GP says everyone should behave 'as if we have Covid-19'

GP says everyone should behave 'as if we have Covid-19'

Professor Liam Glynn has advised that everyone should be behaving as if they have the coronavirus.

“We should all be behaving as if we have Covid-19” he told RTÉ radio’s Today with Séan O’Rourke show.

Prof Glynn, who is also a GP in Co Clare, further warned that ‘technically’ there could be false negatives in test results. “This isn’t an exact science.”

“Not to scare people, but you need to think as if you have Covid-19. If you think like that it will halt the spread of the virus in our community.”

GPs will put their shoulder to the wheel, he said with regard to redirecting patients who will have their tests rescheduled as the criteria for testing change.

Screening and testing will only work if the focus is on people likely to have the virus.

Prof Glynn, who has been tracking the spread of the virus daily said that “unfortunately the graph (of Irish cases) looks far too like Italy for my liking.”

However, he said the number of deaths per million was lower than the UK and compared favourably with some countries who are managing the crisis well.

“Ultimately this is about people’s lives in your community, in my community. Lives we’re trying to save.

Prof Glynn said he welcomed the steps taken with regard to social distancing as people had not been observing the recommendations. He called on people not to interact with anybody outside their family group.

“The government is trying to walk a tight rope for the nation. The measures they have taken are proportionate.”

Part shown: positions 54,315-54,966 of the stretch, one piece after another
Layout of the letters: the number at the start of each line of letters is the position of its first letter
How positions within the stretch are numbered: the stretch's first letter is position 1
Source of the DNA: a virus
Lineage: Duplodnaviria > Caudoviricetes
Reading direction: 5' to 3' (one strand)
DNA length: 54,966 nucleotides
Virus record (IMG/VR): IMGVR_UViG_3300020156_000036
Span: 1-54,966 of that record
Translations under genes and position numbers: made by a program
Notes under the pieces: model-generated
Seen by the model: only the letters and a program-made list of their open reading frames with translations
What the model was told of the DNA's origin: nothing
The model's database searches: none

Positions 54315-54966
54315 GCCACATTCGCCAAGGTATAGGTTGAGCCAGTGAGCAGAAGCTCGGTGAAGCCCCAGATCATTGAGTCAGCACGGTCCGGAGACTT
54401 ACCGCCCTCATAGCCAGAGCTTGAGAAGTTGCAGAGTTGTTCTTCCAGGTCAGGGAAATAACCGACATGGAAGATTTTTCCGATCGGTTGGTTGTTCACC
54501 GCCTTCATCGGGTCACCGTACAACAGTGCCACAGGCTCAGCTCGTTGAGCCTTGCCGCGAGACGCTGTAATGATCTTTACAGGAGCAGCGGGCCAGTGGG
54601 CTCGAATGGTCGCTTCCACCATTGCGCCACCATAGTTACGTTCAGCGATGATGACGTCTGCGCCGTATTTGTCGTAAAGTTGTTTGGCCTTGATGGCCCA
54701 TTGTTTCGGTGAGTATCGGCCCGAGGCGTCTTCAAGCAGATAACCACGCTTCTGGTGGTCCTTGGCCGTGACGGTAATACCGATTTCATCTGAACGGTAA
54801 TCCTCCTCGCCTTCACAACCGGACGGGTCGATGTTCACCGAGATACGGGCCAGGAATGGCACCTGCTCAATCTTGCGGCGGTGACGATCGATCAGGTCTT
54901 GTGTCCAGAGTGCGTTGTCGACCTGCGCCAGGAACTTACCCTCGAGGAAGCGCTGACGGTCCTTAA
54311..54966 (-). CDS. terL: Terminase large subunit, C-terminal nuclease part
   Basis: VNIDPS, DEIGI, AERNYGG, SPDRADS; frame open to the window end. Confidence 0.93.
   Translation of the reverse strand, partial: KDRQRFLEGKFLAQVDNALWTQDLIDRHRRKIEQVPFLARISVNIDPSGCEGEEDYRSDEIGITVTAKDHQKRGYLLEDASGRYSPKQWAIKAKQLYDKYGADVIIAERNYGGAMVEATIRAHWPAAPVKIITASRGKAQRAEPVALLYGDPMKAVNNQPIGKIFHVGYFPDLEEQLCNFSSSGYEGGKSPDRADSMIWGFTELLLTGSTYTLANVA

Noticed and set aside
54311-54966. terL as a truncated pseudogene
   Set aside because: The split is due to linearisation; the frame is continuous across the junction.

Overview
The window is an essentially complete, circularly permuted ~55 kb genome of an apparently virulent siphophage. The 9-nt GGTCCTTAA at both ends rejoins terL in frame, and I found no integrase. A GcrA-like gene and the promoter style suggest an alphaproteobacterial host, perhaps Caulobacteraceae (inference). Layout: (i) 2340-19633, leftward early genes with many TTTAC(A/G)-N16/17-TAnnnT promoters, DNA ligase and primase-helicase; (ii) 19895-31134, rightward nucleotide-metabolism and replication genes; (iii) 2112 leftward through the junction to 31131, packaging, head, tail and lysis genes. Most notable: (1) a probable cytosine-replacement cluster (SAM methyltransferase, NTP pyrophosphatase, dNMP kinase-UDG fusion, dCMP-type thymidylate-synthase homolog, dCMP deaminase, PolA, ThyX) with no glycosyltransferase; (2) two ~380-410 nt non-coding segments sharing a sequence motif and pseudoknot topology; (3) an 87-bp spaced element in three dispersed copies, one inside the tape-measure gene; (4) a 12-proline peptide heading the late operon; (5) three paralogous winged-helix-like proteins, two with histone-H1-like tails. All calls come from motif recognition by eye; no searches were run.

RCPI Professor: New restriction will slow spread of coronavirus

GP says everyone should behave 'as if we have Covid-19'

The Dean of the Faculty of Public Health Medicine at Royal College of Physicians Ireland has said the new restrictions will slow the spread of the virus by reducing the risks of catching it.

Professor Emer Shelley told RTÉ radio’s Morning Ireland that there is evidence that the virus spread has already slowed throughout the community, which is why new measures were being taken.

There are a number of indicators that will show if the measures are working - the number daily cases and the number of contacts emerging from a positive case. She pointed out that the number of contacts from a positive case has already reduced from 20 to five.

What is needed is bring that right down and once this happens “we will have gone over the peak over the curve.”

The 'test, test, test' philosophy will continue but in a more concentrated way so the capacity of the testing system can match the groups that are being referred for testing, she said.

When asked if it was still safe to work on a construction site, Prof Shelley said there are strong regulations in the construction industry for health and safety and that some sites might be “well capable of physical distancing” and sites should be assessed on a case-by-case basis.

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